“What are they doing in New York? Shouldn’t they be in Nebraska or something?” asked one friend.

“Where are you going to fish?” asked another.

I explained that Field & Stream and Outdoor Life’s parent company, Bonnier Corporation, has an office in New York City where most of the print and online content is edited. The second question was harder to answer, but after watching a few YouTube videos, it was clear that fishing for largemouth bass in Central Park was first on my list.

When I packed my belongings for the move, I had to decide what gear I was going to bring with me. My dad said I needed to focus on work. My mom was worried I’d forget about everything else I needed to pack. I was just trying to decide between the baitcaster and the spinning rig.

At the end of my first week in the city, I decided to see if it was actually possible to catch a Central Park largemouth. I purchased a New York State fishing license online and hopped on a No. 6 train from Astor Place to 77th and Lexington with my new roommate Anthony.

“Look, honey, that’s a fishing pole! That man uses it to pull fish out of the water,” said one mother to her son as I boarded the subway. The number of stares I received grew by the second. My inner-Pennsylvanian was showing.

After a short trek across Park Avenue, we stood and stared at the 843-acre park. The 18-acre Central Park Lake is one of three fishable bodies of water within the confines of the park, along with the Central Park Pond and the Harlem Meer.

I scoped the banks of Central Park Lake for limbs or obstructions that might hold cover for a bruiser bass and started casting. It became a typical run-and-gun venture. If a spot wasn’t producing, I didn’t stick around.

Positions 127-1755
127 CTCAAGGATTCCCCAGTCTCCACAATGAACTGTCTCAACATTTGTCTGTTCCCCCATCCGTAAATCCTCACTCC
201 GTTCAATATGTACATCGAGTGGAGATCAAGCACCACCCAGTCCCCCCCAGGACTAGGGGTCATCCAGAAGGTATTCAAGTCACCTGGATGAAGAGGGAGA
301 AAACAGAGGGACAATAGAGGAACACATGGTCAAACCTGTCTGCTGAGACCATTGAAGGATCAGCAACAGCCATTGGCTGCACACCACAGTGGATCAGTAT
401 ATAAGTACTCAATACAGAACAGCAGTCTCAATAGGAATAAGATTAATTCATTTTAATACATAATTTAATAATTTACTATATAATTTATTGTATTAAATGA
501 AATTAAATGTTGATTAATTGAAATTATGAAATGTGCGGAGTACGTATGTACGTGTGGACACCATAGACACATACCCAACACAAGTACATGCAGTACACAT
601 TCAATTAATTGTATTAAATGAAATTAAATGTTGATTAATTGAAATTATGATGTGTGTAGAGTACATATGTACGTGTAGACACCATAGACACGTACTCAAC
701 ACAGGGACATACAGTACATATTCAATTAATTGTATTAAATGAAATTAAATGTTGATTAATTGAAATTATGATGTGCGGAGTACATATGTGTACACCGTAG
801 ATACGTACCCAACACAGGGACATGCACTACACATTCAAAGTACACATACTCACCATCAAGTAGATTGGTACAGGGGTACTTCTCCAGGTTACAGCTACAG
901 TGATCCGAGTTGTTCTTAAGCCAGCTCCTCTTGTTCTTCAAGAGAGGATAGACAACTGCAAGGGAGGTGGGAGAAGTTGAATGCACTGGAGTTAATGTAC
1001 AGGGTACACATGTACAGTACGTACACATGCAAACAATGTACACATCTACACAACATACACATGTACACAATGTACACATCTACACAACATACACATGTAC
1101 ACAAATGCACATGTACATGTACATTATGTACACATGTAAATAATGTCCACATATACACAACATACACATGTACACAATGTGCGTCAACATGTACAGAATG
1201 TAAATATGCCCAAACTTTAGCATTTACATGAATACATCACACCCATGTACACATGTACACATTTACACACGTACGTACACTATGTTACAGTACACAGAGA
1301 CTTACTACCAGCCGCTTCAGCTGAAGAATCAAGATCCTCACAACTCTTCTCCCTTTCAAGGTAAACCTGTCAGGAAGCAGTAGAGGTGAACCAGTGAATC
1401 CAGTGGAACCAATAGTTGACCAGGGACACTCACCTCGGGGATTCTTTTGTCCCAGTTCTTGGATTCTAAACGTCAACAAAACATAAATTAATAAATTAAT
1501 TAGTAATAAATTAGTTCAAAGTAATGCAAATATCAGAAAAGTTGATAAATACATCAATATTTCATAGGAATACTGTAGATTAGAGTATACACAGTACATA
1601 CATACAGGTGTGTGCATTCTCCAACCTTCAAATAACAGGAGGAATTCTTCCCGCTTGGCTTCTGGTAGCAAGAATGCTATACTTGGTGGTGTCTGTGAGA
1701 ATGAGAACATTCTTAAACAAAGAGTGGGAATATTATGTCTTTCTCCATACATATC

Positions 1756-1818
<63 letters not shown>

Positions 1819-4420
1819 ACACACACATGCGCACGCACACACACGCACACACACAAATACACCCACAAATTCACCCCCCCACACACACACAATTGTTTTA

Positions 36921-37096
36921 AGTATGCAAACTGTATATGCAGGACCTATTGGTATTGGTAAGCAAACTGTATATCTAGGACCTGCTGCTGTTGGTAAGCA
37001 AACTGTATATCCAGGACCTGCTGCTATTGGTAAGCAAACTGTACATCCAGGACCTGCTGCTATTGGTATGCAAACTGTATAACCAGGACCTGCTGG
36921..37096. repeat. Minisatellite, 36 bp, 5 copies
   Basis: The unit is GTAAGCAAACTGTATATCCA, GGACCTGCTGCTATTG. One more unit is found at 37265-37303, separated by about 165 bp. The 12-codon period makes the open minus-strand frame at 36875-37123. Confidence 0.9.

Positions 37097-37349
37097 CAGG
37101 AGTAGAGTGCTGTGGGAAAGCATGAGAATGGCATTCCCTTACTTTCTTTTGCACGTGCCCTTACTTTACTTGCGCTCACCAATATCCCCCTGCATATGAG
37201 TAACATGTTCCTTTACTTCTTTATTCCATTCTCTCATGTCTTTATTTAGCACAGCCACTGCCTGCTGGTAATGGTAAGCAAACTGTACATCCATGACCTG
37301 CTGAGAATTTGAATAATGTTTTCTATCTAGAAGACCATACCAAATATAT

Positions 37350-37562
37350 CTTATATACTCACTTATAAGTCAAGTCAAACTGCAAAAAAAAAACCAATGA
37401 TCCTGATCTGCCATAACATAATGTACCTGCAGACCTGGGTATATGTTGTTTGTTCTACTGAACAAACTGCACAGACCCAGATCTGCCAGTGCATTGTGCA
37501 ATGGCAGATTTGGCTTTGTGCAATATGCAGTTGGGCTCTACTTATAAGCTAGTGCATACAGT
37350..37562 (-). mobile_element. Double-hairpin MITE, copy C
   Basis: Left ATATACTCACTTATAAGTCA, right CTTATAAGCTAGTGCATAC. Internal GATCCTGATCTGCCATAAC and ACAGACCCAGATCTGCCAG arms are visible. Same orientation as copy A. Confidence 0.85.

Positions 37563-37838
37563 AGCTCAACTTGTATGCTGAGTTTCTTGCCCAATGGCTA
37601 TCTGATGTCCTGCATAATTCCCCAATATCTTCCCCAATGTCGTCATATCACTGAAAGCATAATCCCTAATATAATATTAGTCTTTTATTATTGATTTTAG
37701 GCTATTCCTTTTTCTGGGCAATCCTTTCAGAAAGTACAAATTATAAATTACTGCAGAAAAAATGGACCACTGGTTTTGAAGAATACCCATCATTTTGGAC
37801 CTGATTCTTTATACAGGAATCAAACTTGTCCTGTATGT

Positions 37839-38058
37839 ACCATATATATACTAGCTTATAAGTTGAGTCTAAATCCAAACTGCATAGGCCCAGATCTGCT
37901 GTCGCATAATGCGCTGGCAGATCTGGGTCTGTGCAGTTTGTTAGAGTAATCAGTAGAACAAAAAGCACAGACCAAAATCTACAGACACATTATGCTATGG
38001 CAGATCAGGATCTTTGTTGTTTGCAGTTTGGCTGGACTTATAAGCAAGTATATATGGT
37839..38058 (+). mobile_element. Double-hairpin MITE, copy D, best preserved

After 20 minutes of pitching a 4-inch Senko-my big-bass go-to lure- between every fallen branch I came across, I finally felt the signature bump-bump every bass angler knows.

“Do you have a fish?” asked Anthony.

I was silent. I can’t remember a time when I was more focused on the sensation coming from the other side of the water.

I set the hook and the surface erupted. All I saw was a gaping mouth, but I knew it was a good fish. Losing a fish back home on Lake Erie is one thing, but losing my first fish in Central Park was not an option. I loosened the drag just a touch and landed the 4-pound largemouth after a short fight. The pride I felt after catching that bass ranks up there with catching my first trophy-class largemouth when I was 8 years old. After a quick photo-op, I released the Manhattan Monster back into his sanctuary.

I had told Anthony earlier that if I caught a fish in Central Park, I’d probably call my fishing career quits and die a happy man. After that fish, though, it won’t be long before I’m back on the No. 6 train to Central Park. After all, it was only my sixth day in the city, and there are many days of fishing left this summer.